Trustee, etc., v.
\ Circuit Oourt,
Virginia. September 80, 1886.)
ACTION OR SUIT - ASSIGNEE OF CORPORATION SUING IN HIS OWN CODE VA. 1873, Cn. 141, § 17.
Under section 17, c. 141, Code Va. 1878, authorizing assignees of non-negotiable instruments to sue in their own names, a trustee and assignee of a joint· stock company mllY sue in his own name for unpaid subscriptions to the capital stock of the company. Where a subscriber to the capital stock of a company has assented to the execution of a deed of trust by which the company assigned his sllbscription, and those of his associates, in trust for the payment of the corporate debts, the trustee may maintain an action in his own name for the enforcement of the contract of subscription. ·
SAME-DEFENDANT CONSENTING TO ASSIGNMENT.
CORPORATIONs-STOCKnOJ,DERS-AssIGNMENT OF STOCK IN FRAUD OF CORPORATE CREDITORS-CODE VA. Cn. 57, §\§\ 26, 29.
Under sections 26, 29, c. 57, Code Va. rS-73, a subscriber to the capital stock of a joint-stock company cannot, by an assignment of his shares to a stranger, rid himself of his original liability to pay his subscription. An assignment to a corporation, by a subscriber to the capital stock. of part of his shares in payment of an assessment, and an acceptance of such transfer by the board of directors, are ultra vires, and void as against a trustee of the company under a deed of assignment for the benefit of corporate credo itors.
SAME-TRANSFER OF STOCK TO COMPANY TO PAY ASSESSMENT.
Assumpsit. Demurrer to declaration and instructions to the jury. The National Express & Transportation Company was incorporated by the legislature of Virginia in December, 1865, with a capital stock of four million of dollars, divided into shares of $100 each, payable, after an initial installment, as might be called for by the president and directors. Becoming embarrassed, on the twentieth Sep1lember, 1866, it executed a deed of trust, assigning all of its assets, including 80 per cent. of unpaid stock, to trustees for the payment of its debts. In 1871 a creditors' bill was filed in the chancery court of Richmond, Virginia, against the company, the directory, and the trustees, to enforce the execution of the trust. Such proceedings were had that by a decree entered on the fourteenth December, 1880, a large indebtedness was established against the company; the deed was constrned to pass all of the assets, for the payment of all of the debts, but not to pass the power of making calls upon the unpaid subscriptions; the old trustees were removed, and John Glenn, the present plaintiff, substituted in their place; a call was made of 30 per cent. upon the capital stock and stockholders, as necessary and proper for the payment of the debts; and the stockholders, their legal representatives and assigns, were ordered severally to pay the amount of the call to the said trustee, who was authorized to collect the same by suit 01' otherwise, but was not to act until he had executed a bond conditioned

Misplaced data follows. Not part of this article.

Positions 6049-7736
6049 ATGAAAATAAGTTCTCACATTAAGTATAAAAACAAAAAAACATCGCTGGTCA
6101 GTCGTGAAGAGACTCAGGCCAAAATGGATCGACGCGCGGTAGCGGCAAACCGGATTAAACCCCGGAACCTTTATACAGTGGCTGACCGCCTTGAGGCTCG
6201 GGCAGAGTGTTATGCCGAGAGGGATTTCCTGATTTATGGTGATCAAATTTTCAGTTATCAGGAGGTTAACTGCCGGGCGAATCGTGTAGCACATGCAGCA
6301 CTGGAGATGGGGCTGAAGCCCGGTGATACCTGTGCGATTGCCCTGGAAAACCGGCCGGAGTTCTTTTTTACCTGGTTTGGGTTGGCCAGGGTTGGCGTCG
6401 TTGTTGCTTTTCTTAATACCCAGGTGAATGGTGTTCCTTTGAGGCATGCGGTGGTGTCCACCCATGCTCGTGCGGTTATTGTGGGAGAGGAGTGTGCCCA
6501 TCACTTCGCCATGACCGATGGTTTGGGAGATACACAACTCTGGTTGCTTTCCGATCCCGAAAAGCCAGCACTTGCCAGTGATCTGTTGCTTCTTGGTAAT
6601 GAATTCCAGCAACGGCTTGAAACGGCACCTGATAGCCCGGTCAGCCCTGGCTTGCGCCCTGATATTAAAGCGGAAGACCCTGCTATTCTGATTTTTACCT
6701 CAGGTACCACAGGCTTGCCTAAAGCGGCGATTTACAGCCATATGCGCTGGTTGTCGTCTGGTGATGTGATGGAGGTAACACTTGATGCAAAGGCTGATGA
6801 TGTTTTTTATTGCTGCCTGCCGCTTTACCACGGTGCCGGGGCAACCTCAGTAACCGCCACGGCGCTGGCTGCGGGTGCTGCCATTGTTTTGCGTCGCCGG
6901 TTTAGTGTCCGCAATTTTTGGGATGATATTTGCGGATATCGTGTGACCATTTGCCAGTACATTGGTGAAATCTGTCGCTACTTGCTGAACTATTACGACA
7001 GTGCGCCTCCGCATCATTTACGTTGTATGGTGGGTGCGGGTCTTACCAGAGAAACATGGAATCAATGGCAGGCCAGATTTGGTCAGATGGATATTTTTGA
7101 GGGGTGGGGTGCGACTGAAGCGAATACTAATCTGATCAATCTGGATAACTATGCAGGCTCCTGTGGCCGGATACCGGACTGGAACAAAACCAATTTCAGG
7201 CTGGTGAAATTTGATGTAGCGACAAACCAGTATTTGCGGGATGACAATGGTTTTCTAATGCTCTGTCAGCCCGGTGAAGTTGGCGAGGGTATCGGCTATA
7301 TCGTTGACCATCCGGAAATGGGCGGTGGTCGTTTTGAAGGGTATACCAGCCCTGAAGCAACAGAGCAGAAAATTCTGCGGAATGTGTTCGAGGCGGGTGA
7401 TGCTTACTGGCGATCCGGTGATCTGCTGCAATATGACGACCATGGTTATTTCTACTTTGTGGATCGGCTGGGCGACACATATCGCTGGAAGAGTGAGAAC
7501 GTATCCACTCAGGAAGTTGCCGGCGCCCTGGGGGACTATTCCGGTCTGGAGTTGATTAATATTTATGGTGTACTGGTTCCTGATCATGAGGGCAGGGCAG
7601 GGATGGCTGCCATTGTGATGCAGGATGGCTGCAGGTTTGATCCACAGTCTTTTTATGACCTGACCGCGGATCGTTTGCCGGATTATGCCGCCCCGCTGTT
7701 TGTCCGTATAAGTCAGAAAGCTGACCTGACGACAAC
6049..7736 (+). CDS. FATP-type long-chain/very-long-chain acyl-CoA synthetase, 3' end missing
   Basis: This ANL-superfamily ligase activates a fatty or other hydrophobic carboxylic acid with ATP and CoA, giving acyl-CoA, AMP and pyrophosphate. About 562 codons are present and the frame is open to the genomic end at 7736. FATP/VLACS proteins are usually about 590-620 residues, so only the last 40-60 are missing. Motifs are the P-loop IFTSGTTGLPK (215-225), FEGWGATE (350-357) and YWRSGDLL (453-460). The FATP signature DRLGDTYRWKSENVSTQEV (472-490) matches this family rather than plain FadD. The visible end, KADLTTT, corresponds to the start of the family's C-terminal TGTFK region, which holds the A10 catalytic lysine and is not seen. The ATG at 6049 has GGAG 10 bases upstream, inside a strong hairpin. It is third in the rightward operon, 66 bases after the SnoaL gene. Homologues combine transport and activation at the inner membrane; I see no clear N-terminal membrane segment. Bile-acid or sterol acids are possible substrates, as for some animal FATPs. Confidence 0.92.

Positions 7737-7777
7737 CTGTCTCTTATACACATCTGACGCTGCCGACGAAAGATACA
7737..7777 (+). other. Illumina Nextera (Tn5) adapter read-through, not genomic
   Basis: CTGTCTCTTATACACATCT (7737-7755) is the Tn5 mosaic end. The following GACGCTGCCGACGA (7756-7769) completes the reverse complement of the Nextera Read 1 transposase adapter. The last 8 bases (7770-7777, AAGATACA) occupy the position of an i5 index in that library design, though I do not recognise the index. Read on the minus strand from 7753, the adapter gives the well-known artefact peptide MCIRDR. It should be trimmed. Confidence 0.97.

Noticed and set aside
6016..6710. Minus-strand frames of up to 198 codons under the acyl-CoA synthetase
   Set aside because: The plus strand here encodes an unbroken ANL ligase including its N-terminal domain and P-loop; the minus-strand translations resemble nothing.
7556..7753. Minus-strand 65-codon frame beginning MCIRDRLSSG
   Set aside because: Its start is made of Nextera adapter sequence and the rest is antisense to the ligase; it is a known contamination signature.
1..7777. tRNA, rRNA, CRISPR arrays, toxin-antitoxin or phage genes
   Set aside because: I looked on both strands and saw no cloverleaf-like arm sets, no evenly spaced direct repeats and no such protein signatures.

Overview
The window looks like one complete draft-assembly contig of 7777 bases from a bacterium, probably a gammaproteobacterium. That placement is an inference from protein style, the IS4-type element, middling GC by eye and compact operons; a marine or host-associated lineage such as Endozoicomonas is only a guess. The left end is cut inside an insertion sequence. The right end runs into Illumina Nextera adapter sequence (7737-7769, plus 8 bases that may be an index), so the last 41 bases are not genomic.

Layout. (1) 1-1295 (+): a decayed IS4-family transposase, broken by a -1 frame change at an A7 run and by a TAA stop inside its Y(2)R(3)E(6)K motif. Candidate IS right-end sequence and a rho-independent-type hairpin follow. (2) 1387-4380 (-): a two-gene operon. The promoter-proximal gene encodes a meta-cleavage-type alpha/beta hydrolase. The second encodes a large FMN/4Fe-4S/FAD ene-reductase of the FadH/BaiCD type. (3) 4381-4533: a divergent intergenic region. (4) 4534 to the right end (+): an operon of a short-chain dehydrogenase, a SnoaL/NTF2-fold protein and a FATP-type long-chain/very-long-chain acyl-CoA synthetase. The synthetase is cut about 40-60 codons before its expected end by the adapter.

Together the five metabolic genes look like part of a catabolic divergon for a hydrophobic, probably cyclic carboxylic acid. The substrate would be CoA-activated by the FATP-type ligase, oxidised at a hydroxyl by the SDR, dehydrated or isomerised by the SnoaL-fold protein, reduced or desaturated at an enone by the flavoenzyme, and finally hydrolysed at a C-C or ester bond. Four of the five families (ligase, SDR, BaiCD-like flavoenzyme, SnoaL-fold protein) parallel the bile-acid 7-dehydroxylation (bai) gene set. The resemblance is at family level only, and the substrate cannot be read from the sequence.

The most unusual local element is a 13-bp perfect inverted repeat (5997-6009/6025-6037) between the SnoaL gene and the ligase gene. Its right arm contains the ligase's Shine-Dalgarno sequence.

lSee Gler.n v. Walker, 27 Fed. Rep. 677; Glenn v. Williams, 60 Md. 93; Glenn v. Saxton, (Cal.) 9 Pac. Hep. 420.